Dark undertones of US cyberspace diplomacy

The White House rolled out its International Strategy for Cyberspace on Monday, a carefully worded plan, which the US claims will help “build on cyberspace’s successes and help secure its future – for the United States, and the global community.”

This is to formally strategize the Internet freedom diplomacy that has been defended by US Secretary of State Hillary Clinton since early last year.

A borderless cyber world with a free flow of information and maximum economic benefits is an ideal situation, except that the standard is set by the US, which would “combine diplomacy, defense and development” to reach this vaguely stated goal.

Countries still at the receiving end of online information are at the stage of better integrating cyberspace into everyday life, to which end necessary Internet regulation is needed to ensure a fair and balanced online world.

US Internet freedom diplomacy has its precedents, for example, the Voice of America, whose fate is clear to us all. The Internet freedom of the US has received attention in other countries, but many others think it is another tool to impose a US worldview, and that more strict controls are needed to prevent the damage these conceptions may wreak. Furthermore, countries with differing ideologies are often subject to Internet freedom censure by the US.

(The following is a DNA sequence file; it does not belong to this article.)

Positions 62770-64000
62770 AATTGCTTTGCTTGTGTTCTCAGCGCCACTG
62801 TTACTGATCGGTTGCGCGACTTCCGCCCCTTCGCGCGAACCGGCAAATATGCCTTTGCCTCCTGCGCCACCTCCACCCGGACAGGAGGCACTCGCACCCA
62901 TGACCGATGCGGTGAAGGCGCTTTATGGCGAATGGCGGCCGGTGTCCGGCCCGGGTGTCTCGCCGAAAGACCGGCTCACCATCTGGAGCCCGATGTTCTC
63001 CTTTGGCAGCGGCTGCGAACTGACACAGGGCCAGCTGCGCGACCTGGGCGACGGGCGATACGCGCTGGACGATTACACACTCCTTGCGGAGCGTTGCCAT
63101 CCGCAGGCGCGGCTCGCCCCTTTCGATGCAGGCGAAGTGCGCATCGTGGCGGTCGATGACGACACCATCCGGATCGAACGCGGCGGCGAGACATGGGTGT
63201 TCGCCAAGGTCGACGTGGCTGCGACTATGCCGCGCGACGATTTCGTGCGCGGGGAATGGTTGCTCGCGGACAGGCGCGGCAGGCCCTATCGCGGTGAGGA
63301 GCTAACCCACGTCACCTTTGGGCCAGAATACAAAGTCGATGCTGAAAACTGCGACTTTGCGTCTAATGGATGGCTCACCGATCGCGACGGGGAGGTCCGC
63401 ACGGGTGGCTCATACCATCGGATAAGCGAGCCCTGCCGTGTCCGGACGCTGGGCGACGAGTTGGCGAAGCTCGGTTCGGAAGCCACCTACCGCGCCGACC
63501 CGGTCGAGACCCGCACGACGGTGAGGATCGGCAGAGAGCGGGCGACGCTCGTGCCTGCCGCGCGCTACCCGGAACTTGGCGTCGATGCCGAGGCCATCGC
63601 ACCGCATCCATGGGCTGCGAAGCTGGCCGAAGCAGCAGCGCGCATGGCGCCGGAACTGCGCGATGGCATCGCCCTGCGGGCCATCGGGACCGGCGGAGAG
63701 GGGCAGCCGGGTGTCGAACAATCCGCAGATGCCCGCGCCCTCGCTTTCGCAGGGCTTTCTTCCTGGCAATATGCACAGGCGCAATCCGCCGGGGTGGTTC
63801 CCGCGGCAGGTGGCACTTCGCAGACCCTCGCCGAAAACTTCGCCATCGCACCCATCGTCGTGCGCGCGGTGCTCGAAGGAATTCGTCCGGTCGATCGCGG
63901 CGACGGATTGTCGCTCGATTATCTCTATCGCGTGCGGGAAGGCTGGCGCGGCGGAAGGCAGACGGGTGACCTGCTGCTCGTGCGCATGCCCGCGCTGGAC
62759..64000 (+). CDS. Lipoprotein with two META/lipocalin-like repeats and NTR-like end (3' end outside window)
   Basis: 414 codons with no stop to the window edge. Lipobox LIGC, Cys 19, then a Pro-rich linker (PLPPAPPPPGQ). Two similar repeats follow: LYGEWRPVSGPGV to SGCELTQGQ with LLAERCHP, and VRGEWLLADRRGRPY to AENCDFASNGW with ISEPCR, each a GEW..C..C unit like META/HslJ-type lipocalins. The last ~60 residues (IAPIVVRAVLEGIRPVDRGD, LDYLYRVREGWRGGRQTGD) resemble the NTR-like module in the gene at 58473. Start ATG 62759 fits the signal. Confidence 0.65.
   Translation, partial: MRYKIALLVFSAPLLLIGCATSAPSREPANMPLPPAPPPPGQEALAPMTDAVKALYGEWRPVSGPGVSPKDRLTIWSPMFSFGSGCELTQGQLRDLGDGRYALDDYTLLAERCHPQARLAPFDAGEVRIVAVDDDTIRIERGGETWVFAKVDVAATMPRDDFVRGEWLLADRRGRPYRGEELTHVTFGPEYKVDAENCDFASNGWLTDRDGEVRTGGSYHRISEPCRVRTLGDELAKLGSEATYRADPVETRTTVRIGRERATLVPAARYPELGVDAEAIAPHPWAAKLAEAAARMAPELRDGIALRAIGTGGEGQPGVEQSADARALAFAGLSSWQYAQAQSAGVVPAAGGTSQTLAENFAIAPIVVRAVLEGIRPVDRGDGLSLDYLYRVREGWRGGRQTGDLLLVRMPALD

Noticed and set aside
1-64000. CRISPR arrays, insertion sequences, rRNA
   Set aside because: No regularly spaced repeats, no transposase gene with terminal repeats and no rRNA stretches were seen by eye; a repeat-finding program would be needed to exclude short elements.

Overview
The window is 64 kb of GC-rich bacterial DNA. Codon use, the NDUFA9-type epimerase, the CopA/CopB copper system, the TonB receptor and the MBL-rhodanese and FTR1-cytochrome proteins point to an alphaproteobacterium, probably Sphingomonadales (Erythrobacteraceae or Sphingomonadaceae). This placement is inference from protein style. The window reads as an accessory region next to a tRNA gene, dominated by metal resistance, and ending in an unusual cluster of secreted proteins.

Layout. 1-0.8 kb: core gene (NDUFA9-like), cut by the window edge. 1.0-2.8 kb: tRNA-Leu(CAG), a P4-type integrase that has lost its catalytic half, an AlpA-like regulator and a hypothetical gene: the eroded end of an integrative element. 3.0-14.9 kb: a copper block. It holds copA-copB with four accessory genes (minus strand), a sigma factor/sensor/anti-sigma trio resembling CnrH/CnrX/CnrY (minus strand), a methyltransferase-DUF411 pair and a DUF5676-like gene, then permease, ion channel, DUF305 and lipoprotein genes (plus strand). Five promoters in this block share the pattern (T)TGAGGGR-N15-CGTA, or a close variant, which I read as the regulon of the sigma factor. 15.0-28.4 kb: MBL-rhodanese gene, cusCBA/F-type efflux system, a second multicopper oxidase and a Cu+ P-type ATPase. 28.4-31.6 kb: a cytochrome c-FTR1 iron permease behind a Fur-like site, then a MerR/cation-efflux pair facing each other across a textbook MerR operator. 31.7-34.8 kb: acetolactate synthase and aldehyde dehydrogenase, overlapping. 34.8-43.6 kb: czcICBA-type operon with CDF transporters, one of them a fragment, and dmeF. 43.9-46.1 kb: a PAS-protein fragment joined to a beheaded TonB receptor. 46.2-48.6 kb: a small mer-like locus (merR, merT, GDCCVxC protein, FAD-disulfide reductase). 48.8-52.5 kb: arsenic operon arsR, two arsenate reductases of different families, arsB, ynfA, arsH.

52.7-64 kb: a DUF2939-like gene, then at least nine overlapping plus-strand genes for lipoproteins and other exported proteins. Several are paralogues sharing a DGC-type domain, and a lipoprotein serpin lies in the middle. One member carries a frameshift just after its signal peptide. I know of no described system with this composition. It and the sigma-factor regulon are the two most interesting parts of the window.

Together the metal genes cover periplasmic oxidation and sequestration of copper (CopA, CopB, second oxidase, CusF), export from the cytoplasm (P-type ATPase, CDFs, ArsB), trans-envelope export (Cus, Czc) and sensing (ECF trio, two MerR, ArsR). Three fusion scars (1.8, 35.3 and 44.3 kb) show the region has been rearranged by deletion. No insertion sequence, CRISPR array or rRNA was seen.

A well-regulated Internet is conducive to an orderly society, but if online irrationality is extended to the real world upon being stoked, the public will have to pay for the consequences.

The key for China is to secure its cyber order and security with its own technology. Internet regulation is necessary in China, as in other countries, however the country should not stay defensively minded but move toward a more efficient approach toward online public opinion.

The Internet has a profound impact on the real world, but it is still a virtual place. At first glance, cyberspace in China contains many angry voices, but to what extent can they represent the public in the real world? A slight number of Chinese netizens, 477 million in total, making complaints can result in a pretty big volume. The situation today often is that a few loud voices dominate the online agenda.

Where do those who do not go online acquire their political ideas? Policymaking needs to take a comprehensive view of public opinion, not listen to a few disturbing Internet posts.

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